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Reviewed by Bethany Kelly
When I first started reading Firsts by Laurie Elizabeth Flynn, I questioned whether or not I was going to be able to get through the book or like the main character, Mercedes Ayres, by the end. Let me first tell you that I ended up liking Mercedes much more by the end of the novel than I did at the beginning.
Firsts focused on Mercedes and her service to ‘the virgins’–the boys that she sleeps with so that they can get their awkward first time out of the way in order to give their girlfriends a better first time. She helps them plan their girlfriends’ first times, and teaches them how to treat them and what to say during the encounter. She does this to give the girls something that she didn’t have–a romantic and good first time.
In addition to ‘the virgins,’ Mercedes is also sleeping with someone else – Zach – who has been wanting to be with her since they started hooking up. She also has a best friend – Angela – who is very religious and knows nothing of Mercedes’ secret sex life.
When Angela’s boyfriend, Charlie, finds out about Mercedes’ service and is rejected by her, he exposes Mercedes’ double life and ruins her reputation. She must then fight for her best friend and to salvage her reputation. By the end of the novel, the reader will finally get the story behind why Mercedes started trying to help ‘the virgins’ in the first place.
The novel starts out with a bang, introducing the reader to Mercedes who is in the middle of ‘doing a favor’ for Evan Brown’s girlfriend. Who is Evan? A virgin who Mercedes has agreed to teach the fine arts of making love. Not only did this scene draw me in to the novel off the bat, but it also got me curious as to the backstory of Mercedes’ service.
There was never an area in this book where I was bored or where the pace slowed down. There was always something going on that kept me drawn into Mercedes’ story. I kept getting clues on her past and little looks into Mercedes’ psyche, but never quite enough to completely understand why she would willingly sleep with other girls’ boyfriends. That is ultimately what kept me reading–the desire to know the whole story.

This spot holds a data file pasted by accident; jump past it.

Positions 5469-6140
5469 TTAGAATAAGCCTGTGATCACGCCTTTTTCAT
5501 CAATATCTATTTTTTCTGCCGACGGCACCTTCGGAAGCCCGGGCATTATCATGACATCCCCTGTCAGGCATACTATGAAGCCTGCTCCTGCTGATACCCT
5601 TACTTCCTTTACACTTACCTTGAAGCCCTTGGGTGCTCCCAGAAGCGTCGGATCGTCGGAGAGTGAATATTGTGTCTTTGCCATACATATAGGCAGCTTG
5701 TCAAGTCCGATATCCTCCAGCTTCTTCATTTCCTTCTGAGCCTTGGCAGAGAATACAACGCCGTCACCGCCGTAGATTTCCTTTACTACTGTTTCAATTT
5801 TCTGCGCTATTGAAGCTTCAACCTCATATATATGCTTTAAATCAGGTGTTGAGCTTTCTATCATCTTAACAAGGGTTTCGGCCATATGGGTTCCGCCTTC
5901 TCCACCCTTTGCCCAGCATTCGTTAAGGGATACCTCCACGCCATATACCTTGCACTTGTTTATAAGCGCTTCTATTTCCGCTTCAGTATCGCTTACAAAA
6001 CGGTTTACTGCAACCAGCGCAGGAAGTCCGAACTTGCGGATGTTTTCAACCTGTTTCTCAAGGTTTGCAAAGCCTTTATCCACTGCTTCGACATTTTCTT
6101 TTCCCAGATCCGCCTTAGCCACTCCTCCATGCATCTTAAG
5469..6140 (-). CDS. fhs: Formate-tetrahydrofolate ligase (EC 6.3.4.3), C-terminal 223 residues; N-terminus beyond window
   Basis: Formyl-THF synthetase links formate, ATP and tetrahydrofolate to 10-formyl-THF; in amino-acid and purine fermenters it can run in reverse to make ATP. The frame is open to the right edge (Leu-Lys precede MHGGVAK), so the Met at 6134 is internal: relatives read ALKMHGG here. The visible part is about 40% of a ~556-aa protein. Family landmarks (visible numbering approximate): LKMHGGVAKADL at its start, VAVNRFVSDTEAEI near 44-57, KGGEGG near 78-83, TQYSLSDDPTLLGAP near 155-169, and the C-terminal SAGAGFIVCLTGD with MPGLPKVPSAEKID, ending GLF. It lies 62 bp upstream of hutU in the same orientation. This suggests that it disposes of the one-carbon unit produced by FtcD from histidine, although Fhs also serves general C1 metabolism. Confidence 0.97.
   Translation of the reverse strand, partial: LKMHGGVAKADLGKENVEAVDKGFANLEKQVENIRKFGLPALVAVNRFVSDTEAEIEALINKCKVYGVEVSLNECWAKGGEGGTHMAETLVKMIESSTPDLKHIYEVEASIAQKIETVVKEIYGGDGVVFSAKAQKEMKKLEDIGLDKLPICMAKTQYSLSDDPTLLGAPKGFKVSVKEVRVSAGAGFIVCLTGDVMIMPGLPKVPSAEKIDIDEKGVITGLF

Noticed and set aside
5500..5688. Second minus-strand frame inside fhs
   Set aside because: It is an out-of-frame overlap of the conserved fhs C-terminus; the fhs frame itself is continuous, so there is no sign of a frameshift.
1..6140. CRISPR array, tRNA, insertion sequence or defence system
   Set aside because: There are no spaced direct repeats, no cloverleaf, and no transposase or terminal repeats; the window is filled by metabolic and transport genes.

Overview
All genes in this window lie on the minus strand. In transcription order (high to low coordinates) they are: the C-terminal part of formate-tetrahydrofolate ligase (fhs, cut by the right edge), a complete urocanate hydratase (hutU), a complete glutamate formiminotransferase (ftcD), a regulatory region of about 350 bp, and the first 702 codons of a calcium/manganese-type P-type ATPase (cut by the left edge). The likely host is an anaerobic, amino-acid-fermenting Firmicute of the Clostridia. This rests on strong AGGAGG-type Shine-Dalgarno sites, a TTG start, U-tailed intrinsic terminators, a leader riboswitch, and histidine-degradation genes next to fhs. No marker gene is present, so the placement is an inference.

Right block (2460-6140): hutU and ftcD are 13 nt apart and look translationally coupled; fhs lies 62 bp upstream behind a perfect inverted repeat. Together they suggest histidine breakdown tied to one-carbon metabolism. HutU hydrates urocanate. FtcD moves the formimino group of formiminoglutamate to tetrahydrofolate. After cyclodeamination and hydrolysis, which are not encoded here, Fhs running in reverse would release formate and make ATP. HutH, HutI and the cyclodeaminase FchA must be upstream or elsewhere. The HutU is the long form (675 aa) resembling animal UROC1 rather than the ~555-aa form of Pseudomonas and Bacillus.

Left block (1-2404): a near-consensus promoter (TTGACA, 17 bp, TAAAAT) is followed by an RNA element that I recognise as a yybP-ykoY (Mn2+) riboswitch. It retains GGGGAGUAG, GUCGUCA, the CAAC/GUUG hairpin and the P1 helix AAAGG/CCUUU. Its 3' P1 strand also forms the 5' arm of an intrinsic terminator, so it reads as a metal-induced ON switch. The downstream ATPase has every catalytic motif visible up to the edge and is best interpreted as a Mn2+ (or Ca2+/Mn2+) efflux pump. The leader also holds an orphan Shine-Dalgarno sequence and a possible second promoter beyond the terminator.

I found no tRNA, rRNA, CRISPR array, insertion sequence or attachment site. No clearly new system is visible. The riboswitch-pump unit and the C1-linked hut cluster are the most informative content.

The characters in this story were also believable. I really felt like I knew who they were and what their priorities were. I could see myself going to this high school and being friends (or enemies) with Mercedes as the novel progressed. That is probably the aspect of the novel that I liked the most–the fact that Flynn created a world so well that I could imagine myself as a character. She not only did a fantastic job creating a character that was complex and had many facets, but she also made me sympathetic and understanding towards this character even though she made some pretty unforgivable choices.
However, on the flip side of all of this praise was one major plot point that really had me asking, “Really?” A new student entered the mix at the beginning of the novel that felt more like a literary device than an actual character. I felt that it was way too convenient and unrealistic in regards to ‘real-life’ scenarios.
Overall, I would definitely recommend this book because it has a very enticing story line that kept me wanting to read more.
Bethany Kelly is currently getting her MFA at Goddard College and has a BA in English. She is a writer, editor, and stay-at-home mother and wife who spends her spare time (when she has some) reading and cooking. Check out her website at www.bckwritingcorner.com.
Review and giveaway copies were provided by St. Martin’s Griffin. No monetary or any other form of compensation was received.